Company boards, experts and public opinion remain interested in the impact of the Sunday trading ban on the retail and service sector. Having regard to the growing need to take business decisions on the basis of reliable and verified data, the Management Board of Retail Institute has decided to disclose results of the shopping centre footfall between 1 January and 20 May 2018 and the overall result covering 11 weeks since the implementation of the new law, i.e. between 5 March and 20 May 2018.
The footfall at more than 120 shopping centres between 1 January and 20 May 2018 dropped by 2.6 percent compared with the same period in 2017. In other words, shopping centres had 3.14 million visitors less than in the first twenty weeks of 2017. Shopping centres located on the outskirts and those driven by the offer of food operators were the most affected (-4.4 percent and -4.3 percent respectively). Since the beginning of the year, shopping centres have lost 5.7 million customers, who before the new law had been doing their shopping on Sunday (-30.25 percent). However, some of them (+2.5 million) visited shopping centres between Monday and Saturday, which to a certain degree helped contain losses.
The data obtained by the Institute become even more interesting once the analysed period covers first 11 weeks since the entry into force of the Sunday trading ban, i.e. between 5 March and 20 May 2018. This time, it is clearly visible that the poor performance of shopping centres in the first half of the year is linked to the new regulations and the Sunday trading ban. Indeed, between 5 March 2018 and 13 May 2018, there were:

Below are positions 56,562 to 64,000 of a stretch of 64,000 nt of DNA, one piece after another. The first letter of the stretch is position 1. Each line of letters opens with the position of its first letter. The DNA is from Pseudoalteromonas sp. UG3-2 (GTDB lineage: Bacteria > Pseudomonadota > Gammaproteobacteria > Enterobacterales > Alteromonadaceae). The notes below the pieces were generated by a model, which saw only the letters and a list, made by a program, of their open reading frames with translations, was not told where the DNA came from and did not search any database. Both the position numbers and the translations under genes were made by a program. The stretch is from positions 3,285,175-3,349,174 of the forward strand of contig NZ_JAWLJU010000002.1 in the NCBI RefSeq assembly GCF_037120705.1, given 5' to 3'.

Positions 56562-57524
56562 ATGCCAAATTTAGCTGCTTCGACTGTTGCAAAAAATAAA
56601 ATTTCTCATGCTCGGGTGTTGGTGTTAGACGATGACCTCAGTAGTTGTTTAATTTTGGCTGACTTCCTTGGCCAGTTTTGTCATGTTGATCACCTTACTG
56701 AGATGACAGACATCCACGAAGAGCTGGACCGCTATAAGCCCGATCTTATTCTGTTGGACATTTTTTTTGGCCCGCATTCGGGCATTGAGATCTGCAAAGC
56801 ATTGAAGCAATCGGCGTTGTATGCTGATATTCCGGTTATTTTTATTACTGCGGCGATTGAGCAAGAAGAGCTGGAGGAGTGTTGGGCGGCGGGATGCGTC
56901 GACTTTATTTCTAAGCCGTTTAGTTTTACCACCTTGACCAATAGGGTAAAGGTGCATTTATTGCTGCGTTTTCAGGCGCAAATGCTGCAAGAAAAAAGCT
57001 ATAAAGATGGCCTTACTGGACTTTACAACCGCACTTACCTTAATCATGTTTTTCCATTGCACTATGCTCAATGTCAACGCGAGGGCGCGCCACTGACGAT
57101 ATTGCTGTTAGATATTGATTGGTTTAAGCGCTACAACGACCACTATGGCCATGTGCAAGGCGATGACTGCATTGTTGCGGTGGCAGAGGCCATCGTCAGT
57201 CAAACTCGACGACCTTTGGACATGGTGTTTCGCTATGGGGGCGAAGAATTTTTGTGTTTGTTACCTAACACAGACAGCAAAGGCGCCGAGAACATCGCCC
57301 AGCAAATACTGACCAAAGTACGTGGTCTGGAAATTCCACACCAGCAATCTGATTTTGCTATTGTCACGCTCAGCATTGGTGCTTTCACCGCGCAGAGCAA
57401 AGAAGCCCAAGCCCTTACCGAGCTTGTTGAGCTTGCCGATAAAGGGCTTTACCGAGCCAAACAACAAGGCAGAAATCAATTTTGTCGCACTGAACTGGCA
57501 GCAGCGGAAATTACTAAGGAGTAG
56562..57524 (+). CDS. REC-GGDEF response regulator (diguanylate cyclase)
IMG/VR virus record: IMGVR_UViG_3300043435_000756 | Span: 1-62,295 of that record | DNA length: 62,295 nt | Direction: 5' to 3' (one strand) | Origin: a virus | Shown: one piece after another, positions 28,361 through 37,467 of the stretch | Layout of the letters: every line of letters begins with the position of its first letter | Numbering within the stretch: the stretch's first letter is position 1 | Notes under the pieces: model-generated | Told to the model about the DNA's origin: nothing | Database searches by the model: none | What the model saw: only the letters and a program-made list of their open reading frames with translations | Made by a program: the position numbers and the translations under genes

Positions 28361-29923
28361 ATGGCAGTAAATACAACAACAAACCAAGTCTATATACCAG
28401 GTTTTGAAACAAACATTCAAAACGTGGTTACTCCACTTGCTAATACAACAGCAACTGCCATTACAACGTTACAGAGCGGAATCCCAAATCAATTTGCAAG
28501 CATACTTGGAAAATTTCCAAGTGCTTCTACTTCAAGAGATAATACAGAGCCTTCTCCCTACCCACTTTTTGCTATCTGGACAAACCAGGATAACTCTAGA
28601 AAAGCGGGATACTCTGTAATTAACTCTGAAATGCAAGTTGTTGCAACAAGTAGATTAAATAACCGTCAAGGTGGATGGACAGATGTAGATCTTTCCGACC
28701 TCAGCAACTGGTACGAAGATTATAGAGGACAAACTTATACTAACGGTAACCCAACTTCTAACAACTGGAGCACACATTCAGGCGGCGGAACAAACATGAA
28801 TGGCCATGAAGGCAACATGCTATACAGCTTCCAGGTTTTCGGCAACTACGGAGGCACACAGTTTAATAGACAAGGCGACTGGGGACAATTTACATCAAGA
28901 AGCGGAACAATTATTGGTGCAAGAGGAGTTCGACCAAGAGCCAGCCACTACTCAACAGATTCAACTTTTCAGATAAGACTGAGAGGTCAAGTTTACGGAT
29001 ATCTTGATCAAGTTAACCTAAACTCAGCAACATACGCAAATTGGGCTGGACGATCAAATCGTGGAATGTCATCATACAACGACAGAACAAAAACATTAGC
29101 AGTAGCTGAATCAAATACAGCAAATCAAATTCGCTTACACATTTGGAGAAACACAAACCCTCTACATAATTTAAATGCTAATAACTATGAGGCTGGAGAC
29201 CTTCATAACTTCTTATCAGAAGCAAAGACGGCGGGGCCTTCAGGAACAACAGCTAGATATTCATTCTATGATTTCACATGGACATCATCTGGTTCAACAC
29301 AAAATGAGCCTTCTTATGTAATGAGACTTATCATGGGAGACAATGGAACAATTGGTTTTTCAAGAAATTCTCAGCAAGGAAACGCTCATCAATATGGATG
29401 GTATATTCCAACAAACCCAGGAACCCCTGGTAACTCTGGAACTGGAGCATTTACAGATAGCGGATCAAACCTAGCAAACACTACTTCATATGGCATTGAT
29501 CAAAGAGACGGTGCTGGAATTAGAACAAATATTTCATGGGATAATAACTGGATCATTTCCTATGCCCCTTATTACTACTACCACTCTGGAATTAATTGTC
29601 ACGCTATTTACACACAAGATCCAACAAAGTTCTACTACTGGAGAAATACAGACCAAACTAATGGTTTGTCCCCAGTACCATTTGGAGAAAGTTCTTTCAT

• 2.75 million customers less compared with the same period in 2017 (-4.12 percent);
• 5.8 million Sunday visitors less (-58.2 percent);
• 3.05 million customers more between Monday and Saturday.
Moreover, the Retail Institute analysis confirms that up to the week when the Sunday trading ban became effective, shopping centres had performed well, and shows that some customers start to visit shopping centres between Monday and Saturday.
While studying the data, it should be noted that the number of business days and trading Sundays in 2018 and 2017 is different. To minimize the so called “calendar effect”, Retail Institute experts applied the “like for like analysis” (note: comparing results in weekly periods with the same number of business days, i.e. Monday-Monday, Tuesday-Tuesday, etc.) The analysis confirmed an increase of 2.9 percent for the shopping centre footfall during trading and business days in the first half of 2018 compared with the same period in 2017. Surprisingly, after the Sunday trading ban took effect, shopping centres noted a slight footfall increase during trading Sundays of 0.67 percent. This data shows that customers remain willing to do their shopping on Sunday, as long as they can.
“We look closely not only at the shopping centre footfall but also at the turnover generated by tenants of sales and service premises. The analysis for April, to be published on 1 June, will follow up on 3 main tendencies observed in March:
• 4.7 percent increase on turnover for all categories operating at shopping centres;
• 7.4 percent drop in fashion category turnover;
• almost a 20 percent drop in turnover of service retailers (entertainment, coffee shops, restaurants);
• 67 percent increase on sales of specialty food, which is partly due to preparations for Easter and the “stockpiling” effect before first Sundays with the trading ban.
If the last tendency remains constant over the months to come, it may refute the theory that the Sunday trading ban will translate into better turnover of local retailers. Compared with super and hypermarkets and specialty food stores operating on the premises of shopping centres, small retailers, even though may look charming, offer a narrow range of products (and services!!) and sell at higher prices and therefore cannot really compete with the leaders,” said Anna Szmeja, President of the Retail Institute.